I love the stuff! I can't get enough of it! My favorite is putting the interference colors on black clay. I don't have any pix (no decent camera), but the effect is gorgeous. Interference purple and blue on black clay is particularly beautiful.
What I do is just "paint" the powder on raw clay with a brush, then bake and varnish.
I also have had really nice effects with blending Pearl-Ex with translucent clay and using that instead of the pearl colored polymer clay.
I make polymer clay beads and use Premo! almost exclusively. It does get soft enough to roll and flatten and add inclusions, but it stiffens up fairly quickly when you let it sit. This is good for me when I want thin slices of something or when I go to poke holes in beads (they distort less)
I did have a hard/crumbly problem, but I have a little bottle of Sculpey Clay Softener. A touch of it on 1/8 block of clay did the trick nicely.
You weren't using one of those "special" glass ornaments that are bought separately (not in a box of 12, etc.) and come in shapes like ovals and hearts, etc., were you?
No, they were definitely the thicker round glass ones. Like I said, shirtless Hugh Jackman was more of a factor in that particular accident. (Oh, you can Netflix the Hugh Jackman "Oklahoma!" DVD, I highly recommend it!)
What I did was do an initial covering with a thin (4 or 5 on the pasta machine) layer of *extremely* well conditioned red, purple or green Sculpey III. Sculpey III is the softest of the polymers, so there is less chance of breakage when putting on the first layer.
After baking, I did a bit of sanding to smooth it out and covered the ornament with mokume gane, chrysanthemum canes or whatever struck my fancy. This second, decorative layer was made with either Fimo or Premo which are stronger.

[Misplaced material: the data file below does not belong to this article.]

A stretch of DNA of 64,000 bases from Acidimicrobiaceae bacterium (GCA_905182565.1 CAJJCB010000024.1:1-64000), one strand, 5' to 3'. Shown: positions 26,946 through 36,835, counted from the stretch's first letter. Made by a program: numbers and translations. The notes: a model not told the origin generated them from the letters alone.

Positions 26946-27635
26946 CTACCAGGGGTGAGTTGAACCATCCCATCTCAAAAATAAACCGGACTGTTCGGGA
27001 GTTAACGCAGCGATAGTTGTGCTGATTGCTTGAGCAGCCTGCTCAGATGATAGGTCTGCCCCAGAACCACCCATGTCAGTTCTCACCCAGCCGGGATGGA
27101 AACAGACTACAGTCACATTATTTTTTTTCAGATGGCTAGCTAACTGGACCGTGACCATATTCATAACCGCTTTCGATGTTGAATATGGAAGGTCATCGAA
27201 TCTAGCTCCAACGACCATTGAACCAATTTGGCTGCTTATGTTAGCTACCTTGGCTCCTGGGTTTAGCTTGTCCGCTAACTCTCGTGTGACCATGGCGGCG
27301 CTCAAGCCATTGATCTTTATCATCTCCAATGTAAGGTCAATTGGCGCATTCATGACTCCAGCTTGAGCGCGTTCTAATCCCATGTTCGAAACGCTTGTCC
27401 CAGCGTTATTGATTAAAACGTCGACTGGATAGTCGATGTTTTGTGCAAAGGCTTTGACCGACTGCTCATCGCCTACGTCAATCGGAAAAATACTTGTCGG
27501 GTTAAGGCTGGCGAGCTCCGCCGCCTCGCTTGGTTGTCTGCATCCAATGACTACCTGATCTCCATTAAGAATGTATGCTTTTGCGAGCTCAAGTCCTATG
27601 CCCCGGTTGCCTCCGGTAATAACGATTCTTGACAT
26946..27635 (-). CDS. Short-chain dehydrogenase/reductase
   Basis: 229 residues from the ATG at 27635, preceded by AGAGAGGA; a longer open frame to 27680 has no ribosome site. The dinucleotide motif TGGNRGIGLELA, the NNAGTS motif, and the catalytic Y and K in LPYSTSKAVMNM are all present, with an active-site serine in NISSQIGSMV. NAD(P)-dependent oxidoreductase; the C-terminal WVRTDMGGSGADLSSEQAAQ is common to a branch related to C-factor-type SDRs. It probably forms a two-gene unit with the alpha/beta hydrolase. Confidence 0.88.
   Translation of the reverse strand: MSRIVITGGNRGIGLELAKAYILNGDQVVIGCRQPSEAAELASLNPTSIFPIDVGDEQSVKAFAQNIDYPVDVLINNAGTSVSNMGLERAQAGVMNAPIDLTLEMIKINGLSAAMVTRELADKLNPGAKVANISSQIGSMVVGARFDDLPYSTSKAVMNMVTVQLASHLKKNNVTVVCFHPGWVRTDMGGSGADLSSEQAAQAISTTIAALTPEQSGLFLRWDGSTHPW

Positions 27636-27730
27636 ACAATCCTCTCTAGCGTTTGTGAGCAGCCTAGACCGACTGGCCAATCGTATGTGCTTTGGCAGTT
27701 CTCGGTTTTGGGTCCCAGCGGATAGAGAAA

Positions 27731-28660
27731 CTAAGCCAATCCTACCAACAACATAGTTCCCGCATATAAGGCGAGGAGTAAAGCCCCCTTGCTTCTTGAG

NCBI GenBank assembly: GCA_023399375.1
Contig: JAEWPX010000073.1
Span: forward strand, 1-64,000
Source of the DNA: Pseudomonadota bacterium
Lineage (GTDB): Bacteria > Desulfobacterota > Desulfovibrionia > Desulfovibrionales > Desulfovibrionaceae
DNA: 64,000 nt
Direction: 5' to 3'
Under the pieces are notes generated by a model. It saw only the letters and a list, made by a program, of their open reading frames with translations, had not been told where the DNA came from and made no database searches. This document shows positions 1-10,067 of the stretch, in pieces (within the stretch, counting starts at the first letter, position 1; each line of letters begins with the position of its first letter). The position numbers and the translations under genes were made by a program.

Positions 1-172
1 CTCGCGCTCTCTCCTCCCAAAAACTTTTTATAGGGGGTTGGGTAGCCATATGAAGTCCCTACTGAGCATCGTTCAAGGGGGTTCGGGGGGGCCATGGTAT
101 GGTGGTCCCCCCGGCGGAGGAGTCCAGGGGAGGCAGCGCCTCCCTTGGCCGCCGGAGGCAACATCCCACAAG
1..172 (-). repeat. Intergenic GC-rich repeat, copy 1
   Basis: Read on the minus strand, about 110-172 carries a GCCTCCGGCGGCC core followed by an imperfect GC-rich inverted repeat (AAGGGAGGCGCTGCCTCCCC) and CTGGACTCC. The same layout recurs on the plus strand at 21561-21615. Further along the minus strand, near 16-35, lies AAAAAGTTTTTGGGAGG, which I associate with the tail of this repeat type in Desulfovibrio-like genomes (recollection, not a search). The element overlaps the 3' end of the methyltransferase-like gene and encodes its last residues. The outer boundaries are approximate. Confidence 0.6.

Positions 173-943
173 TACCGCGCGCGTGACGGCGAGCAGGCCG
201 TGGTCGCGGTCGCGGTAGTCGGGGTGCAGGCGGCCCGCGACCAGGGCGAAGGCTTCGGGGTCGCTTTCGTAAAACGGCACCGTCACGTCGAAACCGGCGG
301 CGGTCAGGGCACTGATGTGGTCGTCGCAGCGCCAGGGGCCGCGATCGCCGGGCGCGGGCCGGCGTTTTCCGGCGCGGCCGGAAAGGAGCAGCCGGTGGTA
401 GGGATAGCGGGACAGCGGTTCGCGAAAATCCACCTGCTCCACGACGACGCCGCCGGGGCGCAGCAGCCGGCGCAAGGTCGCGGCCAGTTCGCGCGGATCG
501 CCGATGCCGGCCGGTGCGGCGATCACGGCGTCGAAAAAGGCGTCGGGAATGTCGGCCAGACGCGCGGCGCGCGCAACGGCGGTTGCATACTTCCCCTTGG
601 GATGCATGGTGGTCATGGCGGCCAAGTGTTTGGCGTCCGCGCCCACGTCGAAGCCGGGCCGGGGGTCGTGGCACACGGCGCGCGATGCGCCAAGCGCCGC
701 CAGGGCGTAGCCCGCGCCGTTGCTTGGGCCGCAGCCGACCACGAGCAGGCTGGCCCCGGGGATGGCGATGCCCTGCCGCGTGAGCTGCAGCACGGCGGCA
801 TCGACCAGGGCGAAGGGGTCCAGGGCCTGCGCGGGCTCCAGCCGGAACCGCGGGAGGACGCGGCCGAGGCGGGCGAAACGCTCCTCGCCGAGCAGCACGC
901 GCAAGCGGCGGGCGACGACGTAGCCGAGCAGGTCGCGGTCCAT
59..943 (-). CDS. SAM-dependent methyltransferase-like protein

Heh. Be careful even with the good ornaments! I put my thumb through one while covering it with clay. Ouch! Though I should mention that there was one other factor that contributed to my accident: I was distracted by a shirtless, singing Hugh Jackman in "Oklahoma!"
This bag almost defeated me, but I prevailed. Folk Bags is a great book, but some of those patterns are HARD. After knitting this, nothing will intimidate you knit-wise.
The yarn was Araucania nature wool, in 5 colors. I substituted 'cause it was easier for me to find and much cheaper than the recommended yarn, also, the hand-dyed colors adds a really nice effect. The whole thing was knitted on size 3 needles.
You start with the 2 upper triangles, join them and then pick up stitches to knit the main body, then you try to remember to do the increase/decrease thing to get the pointy effect, while sticking to the color chart. Then you weave in ends (it took me hours!) Then you block your rectangle. Now you pick up stitches and knit the pointy bit at the bottom and pick up yet more stitches and knit the narrow band of triangles at the very top.
Spend another year or so weaving in ends, then block the whole body.
Then you get to do it all over again to make the second side of the bag, which will come out better because now you actually know what the hell you're doing. (This pic is of the second side I knitted)
Use single crochet to join the 2 sides and knit the strap. I'm not happy with the strap, I followed the directions for it, it is just a garter stitched strip attached by loops that you crochet when joining the 2 sides. I would definitely change this to something more secure and less stretchy. Maybe a thick I-cord or at least graft the strap instead of using loops.
I didn't line the bag, but I would strongly recommend it. This bag took forever, I want it to last forever.
PS: When you use this bag, other knitters will know you are the real deal. Not some dilettante knitter!